Post details: CT: A subpoena for defendant’s medical records did not violate HIPAA or the Fourth Amendment

09/21/13

Permalink 12:55:30 pm, by fourth, 447 words, 770 views   English (US)
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CT: A subpoena for defendant’s medical records did not violate HIPAA or the Fourth Amendment

A subpoena for defendant’s medical records did not violate HIPAA or the Fourth Amendment. An overbroad subpoena can be quashed, but this one wasn’t. State v. Williams, 146 Conn. App. 114, 75 A.3d 668 (2013):

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As to the defendant's claim that his rights under HIPAA were violated by the state when it issued a subpoena to the department, the defendant has not pointed to any finding by the court that the state failed to abide by the HIPAA regulations. The defendant does not argue that the state violated § 52-143, only that that statute is not applicable in this situation. He argues that a search warrant was required to obtain his records. Nothing in the HIPAA regulations that the defendant has brought to our attention requires a search warrant to obtain medical records in a criminal prosecution.36 To the contrary, an entity covered by HIPAA regulations may disclose medical records pursuant to a subpoena if certain conditions are met. See footnote 36 of this opinion. The court made no finding as to whether the conditions had been met, but noted that even if the conditions had not been met, the defendant's relief had to be obtained in a different forum. Because the court made no findings with regard to the circumstances under which the department was permitted to respond to the state's subpoena, the record is inadequate for review.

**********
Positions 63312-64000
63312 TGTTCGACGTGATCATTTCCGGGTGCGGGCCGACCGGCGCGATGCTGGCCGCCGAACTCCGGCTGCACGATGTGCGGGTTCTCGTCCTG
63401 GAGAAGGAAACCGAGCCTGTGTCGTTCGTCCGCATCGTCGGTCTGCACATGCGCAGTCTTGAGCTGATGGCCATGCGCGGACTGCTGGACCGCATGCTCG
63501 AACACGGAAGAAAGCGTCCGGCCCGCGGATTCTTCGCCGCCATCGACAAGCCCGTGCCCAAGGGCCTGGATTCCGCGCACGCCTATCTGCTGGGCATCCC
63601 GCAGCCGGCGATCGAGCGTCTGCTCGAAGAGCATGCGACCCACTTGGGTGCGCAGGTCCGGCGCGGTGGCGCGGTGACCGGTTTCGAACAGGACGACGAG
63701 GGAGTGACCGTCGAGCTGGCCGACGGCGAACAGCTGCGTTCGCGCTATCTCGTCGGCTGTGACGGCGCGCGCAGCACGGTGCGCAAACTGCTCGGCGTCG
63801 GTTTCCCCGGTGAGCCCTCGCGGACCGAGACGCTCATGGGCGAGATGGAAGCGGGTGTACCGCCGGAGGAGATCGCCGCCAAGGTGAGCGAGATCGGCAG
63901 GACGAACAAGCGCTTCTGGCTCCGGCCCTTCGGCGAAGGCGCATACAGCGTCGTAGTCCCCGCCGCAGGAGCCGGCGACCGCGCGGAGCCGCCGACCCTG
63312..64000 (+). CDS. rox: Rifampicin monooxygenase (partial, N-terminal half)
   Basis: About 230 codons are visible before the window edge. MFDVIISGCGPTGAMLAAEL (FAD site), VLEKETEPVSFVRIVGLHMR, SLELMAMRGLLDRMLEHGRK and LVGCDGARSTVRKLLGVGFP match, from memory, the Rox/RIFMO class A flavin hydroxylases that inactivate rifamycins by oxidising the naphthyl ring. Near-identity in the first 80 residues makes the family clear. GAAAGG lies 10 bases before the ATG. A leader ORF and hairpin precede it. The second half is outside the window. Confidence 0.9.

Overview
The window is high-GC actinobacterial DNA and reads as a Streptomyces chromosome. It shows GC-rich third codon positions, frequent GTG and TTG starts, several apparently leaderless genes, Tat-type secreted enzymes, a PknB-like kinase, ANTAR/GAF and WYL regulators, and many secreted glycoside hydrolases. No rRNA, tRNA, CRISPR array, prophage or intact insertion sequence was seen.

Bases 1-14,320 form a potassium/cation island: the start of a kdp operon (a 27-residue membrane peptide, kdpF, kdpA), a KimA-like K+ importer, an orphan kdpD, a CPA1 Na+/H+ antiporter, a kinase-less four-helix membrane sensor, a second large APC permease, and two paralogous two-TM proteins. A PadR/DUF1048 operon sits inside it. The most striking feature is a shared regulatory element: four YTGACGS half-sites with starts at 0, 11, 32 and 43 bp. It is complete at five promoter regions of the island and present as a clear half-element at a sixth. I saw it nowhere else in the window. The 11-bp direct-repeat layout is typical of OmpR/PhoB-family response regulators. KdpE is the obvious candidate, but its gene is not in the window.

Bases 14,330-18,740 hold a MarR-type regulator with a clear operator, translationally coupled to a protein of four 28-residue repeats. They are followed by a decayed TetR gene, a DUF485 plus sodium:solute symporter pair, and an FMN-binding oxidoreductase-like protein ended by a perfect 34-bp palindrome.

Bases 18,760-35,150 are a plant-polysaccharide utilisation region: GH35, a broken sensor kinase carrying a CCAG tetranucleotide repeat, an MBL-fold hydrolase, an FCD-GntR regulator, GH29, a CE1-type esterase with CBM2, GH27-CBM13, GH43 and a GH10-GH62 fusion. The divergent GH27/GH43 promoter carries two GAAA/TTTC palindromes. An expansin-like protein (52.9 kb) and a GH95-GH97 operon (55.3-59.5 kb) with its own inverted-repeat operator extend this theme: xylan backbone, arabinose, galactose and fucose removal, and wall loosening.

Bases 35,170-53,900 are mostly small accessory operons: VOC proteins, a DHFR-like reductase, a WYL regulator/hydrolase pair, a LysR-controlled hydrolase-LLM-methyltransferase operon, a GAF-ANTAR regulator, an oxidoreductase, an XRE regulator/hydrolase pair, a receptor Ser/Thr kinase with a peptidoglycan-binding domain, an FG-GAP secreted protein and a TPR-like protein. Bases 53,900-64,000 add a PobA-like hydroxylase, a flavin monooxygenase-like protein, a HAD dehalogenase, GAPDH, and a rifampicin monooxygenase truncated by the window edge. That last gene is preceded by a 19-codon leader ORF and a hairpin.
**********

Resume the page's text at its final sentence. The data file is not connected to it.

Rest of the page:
36 Section 164.512 (e) of title 45 of the Code of Federal Regulations "authorizes a covered entity ... to disclose private health information in judicial or administrative proceedings in response to an order of a court. § 164.512 (e) (1) (i). The regulation also allows the disclosure of such information in those proceedings in response to a subpoena, discovery request, or other lawful process, § 164.512 (e) (1) (ii), if the party seeking the information either notifies the patient (or at least makes a good faith effort to do so) ...." (Internal quotation marks omitted.) Northwestern Memorial Hospital v. Ashcroft, 362 F.3d 923, 925 (7th Cir. 2004).

Turning to the defendant's claim that the state violated his right to privacy under the fourth and fourteenth amendments, this court considered a similar issue in State v. Legrand, 129 Conn. App. 239, 244, 20 A.3d 52, cert. denied, 302 Conn. 912, 27 A.3d 371 (2011), in which the defendant, David Paul Legrand, claimed that the state's use of a subpoena, rather than a search warrant, to obtain his medical records violated his federal and state constitutional rights. This court concluded, under those facts, that the state's use of a subpoena met the reasonableness requirement under the fourth amendment. Id., 257. Because the facts of this case are similar to those in Legrand, that case controls our decision, although the claim in Legrand constituted a claim of law, not an abuse of discretion, as the defendant here claims.

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